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Here’s my analysis on your circuit based on the simulation I did. Please refer on the circuit below.
During the positive cycle of the input, D1 is open and D2 is shorted. This makes U1 an inverting amplifier with a gain of -2. With this, the output of U1 will be inverted (180degrees out-of-phase with the input). The positive current will flow through R3 and the negative current will flow through R4. Since the voltage at R3 is positive and the voltage at R4 is twice R3 (output of inverting amp) but opposite in polarity, then the voltage at the output of U2 (being an averaging circuit) is equal to the voltage at R3 so it's positive (please see equation below). Note that the gain accuracy of U1 will not be affected since D2 is inside the feedback loop.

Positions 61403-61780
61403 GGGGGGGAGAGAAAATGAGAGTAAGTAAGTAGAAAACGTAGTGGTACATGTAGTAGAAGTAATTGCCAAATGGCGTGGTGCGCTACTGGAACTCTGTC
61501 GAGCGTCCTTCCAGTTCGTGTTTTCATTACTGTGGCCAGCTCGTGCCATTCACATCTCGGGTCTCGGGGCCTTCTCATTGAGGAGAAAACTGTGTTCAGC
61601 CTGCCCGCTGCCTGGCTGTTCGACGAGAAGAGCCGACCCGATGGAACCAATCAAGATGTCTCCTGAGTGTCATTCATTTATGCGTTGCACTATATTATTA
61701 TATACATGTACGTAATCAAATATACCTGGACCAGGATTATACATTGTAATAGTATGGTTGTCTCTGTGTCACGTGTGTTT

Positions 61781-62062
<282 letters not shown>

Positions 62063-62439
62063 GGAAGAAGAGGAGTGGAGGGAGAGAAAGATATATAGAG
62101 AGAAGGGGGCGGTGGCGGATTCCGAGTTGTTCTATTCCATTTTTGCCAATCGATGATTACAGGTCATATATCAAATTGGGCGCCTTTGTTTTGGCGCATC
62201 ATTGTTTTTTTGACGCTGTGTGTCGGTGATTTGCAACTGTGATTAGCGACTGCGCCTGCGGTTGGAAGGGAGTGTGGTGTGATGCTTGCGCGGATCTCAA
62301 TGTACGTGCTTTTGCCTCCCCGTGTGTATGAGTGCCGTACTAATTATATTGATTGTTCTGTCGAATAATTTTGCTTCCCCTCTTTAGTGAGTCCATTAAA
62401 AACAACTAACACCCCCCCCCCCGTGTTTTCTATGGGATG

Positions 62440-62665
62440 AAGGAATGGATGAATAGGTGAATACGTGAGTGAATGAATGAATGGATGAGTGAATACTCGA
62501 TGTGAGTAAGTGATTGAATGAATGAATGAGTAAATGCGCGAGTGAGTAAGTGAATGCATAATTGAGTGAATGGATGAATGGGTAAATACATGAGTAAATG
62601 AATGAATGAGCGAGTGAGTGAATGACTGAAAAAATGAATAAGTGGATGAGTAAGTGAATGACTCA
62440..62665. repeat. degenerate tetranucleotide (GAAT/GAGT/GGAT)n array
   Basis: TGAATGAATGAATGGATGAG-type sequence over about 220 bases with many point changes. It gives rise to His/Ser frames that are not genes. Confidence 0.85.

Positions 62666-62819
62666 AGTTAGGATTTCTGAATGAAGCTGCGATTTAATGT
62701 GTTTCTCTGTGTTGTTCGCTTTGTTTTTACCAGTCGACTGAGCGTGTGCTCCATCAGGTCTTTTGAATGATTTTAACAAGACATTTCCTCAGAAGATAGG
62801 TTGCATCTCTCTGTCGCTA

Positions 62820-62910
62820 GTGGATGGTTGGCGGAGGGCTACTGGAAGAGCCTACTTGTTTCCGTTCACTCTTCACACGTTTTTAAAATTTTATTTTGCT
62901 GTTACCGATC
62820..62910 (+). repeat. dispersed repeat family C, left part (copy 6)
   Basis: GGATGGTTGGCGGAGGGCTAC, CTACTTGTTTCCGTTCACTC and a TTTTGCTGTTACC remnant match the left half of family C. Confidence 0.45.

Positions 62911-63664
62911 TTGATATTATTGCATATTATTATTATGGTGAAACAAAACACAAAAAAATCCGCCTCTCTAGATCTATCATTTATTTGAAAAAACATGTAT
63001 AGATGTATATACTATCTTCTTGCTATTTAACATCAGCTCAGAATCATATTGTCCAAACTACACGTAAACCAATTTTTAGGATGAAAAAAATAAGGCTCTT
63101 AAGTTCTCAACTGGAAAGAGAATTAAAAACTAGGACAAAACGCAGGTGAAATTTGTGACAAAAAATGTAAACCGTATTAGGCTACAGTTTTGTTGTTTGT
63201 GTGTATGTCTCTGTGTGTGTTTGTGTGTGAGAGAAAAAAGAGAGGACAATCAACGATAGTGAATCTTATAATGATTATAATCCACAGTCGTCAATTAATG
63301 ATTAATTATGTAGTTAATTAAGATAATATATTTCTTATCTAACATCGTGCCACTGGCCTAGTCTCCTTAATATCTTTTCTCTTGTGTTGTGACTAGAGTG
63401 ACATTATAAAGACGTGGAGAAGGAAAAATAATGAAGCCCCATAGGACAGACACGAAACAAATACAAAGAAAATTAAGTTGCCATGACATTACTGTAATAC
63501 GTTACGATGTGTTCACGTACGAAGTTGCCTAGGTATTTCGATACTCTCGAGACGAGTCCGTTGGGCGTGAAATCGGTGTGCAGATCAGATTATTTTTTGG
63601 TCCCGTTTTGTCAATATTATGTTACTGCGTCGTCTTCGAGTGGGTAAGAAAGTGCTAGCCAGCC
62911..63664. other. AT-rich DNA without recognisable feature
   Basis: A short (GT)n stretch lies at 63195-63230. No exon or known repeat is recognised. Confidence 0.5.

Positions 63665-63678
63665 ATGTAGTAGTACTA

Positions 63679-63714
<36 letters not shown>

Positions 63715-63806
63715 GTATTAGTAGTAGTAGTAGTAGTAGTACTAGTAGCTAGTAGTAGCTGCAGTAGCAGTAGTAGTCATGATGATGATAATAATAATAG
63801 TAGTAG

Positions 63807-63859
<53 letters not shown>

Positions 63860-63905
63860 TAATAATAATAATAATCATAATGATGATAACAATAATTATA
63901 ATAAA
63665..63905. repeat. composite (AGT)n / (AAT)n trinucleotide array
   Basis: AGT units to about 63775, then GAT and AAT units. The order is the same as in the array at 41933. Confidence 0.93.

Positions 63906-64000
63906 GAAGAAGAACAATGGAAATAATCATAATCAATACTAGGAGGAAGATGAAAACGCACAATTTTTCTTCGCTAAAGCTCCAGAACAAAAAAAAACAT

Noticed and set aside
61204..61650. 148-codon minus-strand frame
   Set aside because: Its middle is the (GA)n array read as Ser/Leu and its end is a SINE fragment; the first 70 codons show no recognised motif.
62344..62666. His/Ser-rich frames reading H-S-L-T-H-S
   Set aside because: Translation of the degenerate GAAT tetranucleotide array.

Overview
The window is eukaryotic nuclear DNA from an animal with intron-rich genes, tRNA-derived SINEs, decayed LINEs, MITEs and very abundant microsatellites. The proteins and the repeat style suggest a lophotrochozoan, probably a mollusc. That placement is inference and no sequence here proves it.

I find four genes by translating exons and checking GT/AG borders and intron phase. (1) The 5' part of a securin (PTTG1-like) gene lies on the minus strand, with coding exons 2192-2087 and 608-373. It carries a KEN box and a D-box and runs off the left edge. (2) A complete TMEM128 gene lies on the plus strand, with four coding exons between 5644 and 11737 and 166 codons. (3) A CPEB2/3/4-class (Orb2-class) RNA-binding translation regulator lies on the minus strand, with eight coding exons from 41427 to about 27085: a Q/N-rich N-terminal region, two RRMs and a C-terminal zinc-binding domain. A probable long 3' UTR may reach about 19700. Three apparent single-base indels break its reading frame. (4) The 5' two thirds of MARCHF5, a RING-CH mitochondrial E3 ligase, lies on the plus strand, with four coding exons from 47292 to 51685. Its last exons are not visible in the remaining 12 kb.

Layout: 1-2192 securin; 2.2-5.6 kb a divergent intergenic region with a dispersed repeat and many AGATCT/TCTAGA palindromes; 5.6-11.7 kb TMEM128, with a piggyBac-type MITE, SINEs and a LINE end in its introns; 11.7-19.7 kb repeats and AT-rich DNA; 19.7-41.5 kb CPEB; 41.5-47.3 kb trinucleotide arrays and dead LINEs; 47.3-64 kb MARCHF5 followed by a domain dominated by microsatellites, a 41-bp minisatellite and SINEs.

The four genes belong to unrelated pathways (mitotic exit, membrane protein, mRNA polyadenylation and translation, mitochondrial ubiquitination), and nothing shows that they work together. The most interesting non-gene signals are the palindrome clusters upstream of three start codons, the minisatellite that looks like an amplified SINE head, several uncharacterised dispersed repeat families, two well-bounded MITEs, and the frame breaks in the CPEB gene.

During the negative cycle of the input, D1 is shorted and D2 is open. This makes the output of U1 clamped to 0V or 0.7V for the diode drop and disconnected to U2 by D2. Then U2 acts as a unity-gain inverter with R5 as the feedback and R3 as the input resistor. The output of U2 will then be the same as the input but will be inverted. The positive current will flow through R4 and the negative current will flow through R3.
The diode, resistor and capacitor at the output will determine the response time of your output. Without these, the output waveform will be a full-wave rectified signal. With these, the output will be nearly pure DC as long as the value of C (uF) and R are both higher (Mohms).
So with this, I can see that your circuit can be used for bidirectional current sense applications.
Hope I helped you on this. Apology for the very late response.
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